Since the announcement of the 75% travel discount for residents of The Canary Islands, which came into effect at midnight on Wednesday, bookings have gone through the roof on all inter-island routes, with the unusual comparison being proffered in Spanish language daily La Provincia that it is now cheaper to fly from Gran Canaria to Tenerife than it is to visit the capital Las Palmas by bus from Mogán.
Spending the day in Tenerife is suddenly a prospect well in reach for normal working Canarians and residents of the islands.
Following the entry into force of the new state subsidised 75% discount, for residents, on air and boat tickets covering inter-island routes, these options are even cheaper than to travel across the island by bus. If Canary Islands’ residents purchase an airline ticket between the two provinces in the archipelago, Las Palmas to Santa Cruz, from the cheapest deals currently available, they will spend just €7.79 (taxes included) compared to the €8.75 euros that it costs to go by bus from Mogán to the main Las Palmas bus station, San Telmo.
Over the first two days the new grant has been available, Canaries’ residents have been delighted to find that travelling between islands is no longer a huge drain on their pockets. The barrage of purchases recorded by the airlines and shipping companies operating throughout the Archipelago has made this clear. Ticket processing was slowed by the extraordinarily strong demand, which far exceeded the expectations of passenger transport companies, who recorded significant sales records.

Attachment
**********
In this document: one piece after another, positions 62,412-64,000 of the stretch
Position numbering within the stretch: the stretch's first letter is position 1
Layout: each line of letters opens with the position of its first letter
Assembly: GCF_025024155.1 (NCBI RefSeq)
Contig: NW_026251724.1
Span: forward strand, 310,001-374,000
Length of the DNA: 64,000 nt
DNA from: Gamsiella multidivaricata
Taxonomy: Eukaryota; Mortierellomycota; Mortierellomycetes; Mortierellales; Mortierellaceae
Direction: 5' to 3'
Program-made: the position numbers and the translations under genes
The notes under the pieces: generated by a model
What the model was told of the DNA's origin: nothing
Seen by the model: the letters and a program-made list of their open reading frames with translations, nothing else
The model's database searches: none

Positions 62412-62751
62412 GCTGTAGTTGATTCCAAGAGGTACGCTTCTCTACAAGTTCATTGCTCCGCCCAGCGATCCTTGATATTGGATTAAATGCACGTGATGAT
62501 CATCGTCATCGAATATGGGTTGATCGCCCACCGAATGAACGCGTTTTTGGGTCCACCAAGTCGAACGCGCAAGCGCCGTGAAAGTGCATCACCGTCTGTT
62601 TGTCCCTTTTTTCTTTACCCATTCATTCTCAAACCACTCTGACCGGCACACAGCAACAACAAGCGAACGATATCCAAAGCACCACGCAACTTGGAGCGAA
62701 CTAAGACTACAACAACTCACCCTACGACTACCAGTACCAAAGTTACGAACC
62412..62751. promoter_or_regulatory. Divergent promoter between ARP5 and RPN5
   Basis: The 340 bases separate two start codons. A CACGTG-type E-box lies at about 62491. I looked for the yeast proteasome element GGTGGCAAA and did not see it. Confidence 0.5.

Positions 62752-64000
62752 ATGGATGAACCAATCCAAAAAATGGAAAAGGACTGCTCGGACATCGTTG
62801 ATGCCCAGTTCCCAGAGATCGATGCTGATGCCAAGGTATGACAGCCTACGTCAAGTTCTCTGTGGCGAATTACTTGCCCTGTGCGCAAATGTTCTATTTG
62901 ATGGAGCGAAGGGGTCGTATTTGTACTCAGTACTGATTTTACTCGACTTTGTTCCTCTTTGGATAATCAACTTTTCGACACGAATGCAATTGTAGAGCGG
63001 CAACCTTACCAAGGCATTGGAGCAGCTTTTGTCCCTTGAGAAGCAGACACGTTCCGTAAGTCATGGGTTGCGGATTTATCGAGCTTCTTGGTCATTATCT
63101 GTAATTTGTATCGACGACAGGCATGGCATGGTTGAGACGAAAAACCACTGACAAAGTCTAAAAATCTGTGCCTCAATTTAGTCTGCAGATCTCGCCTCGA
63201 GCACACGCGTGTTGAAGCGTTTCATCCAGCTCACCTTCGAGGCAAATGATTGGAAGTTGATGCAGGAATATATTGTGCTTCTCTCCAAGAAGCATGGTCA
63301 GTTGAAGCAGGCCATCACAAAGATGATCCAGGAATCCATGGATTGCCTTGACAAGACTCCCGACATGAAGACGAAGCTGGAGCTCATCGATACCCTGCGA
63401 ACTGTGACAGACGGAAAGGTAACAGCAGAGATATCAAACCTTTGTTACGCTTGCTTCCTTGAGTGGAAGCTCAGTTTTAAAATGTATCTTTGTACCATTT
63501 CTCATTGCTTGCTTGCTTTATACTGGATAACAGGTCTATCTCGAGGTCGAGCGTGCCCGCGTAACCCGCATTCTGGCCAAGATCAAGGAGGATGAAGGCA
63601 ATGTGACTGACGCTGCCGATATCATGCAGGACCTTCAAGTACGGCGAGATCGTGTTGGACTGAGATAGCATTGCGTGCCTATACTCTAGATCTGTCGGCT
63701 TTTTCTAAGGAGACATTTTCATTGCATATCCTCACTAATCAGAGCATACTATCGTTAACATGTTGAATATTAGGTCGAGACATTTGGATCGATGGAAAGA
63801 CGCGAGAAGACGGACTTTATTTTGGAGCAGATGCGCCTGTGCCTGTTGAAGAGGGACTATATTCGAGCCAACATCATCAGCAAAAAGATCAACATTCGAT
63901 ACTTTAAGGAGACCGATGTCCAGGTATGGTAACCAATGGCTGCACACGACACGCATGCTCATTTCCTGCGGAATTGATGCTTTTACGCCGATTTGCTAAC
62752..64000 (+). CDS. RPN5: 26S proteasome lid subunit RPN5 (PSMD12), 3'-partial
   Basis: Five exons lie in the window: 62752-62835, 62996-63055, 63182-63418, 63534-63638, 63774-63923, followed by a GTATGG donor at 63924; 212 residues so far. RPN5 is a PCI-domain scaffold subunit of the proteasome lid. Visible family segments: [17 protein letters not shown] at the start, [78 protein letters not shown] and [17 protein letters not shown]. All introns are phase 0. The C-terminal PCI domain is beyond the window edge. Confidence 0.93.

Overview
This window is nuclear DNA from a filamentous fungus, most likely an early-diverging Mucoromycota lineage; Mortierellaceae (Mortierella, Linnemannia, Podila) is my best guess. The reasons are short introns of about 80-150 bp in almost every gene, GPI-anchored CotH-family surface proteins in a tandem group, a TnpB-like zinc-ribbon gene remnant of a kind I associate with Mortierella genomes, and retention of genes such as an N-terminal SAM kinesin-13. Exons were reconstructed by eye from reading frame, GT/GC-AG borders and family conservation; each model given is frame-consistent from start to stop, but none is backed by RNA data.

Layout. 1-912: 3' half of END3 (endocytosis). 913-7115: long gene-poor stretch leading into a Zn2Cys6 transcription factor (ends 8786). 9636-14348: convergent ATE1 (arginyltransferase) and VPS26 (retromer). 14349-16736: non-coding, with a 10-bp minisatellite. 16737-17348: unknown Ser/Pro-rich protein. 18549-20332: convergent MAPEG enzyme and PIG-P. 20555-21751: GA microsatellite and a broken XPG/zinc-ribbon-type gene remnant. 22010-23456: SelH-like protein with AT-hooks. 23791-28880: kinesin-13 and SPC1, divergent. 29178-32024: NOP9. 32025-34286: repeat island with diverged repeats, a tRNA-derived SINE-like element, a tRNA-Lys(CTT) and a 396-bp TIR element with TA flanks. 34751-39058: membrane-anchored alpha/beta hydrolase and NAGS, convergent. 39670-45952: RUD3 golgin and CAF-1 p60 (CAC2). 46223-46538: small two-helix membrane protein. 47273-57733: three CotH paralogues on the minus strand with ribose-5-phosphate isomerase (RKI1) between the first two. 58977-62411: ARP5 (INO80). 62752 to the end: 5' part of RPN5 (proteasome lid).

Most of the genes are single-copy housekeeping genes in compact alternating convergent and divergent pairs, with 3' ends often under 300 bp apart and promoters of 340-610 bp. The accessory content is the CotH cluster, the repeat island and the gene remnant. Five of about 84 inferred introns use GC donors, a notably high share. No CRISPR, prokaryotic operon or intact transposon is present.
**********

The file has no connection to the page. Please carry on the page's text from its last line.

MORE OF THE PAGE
Flying between Gran Canaria and Fuerteventura costs, at the cheapest rates, as little as €7.79, whereas taking the bus from the Fuerteventura capital Puerto del Rosario to the popular southern sands of Morro Jable costs €10, which is the same amount a resident can buy a ticket by ferry from Agaete on Gran Canaria to Santa Cruz de Tenerife.
The airlines and ferry operators reported on Friday that their booking system activity had returned to normal after a massive increase in bookings during the first 24 hours of the subsidy becoming available. Inter-island airline Binter say they sold 10,500 tickets. Six times their normal daily sales. Lanzarote, Fuerteventura and La Palma were favourite destinations, with their website seeing 130,000 visits, an unusually high volume that led to the collapse of their digital sales portal due, according to the company run by Pedro Agustín del Castillo, to the “limited capacity” of the Amadeus reservation system.
Canaryfly sold 10,086 seats, 620.43% more than in a typical day (1,400). The commercial director of the airline, Carli Monzón, said that the launch of the new subsidy generated “that feeling of open sales”. Monzón pointed out that the level of purchases on the second day remained 300% above the volume of transactions recorded on Friday of the previous week.
Fast ferry operator, Fred.Olsen, by Thursday afternoon had already registered a 30% increase in sales, and Naviera Armas say they returned to calm after a massive increase in purchases on the first day with the company claiming much higher than usual numbers of visitors to their web pages .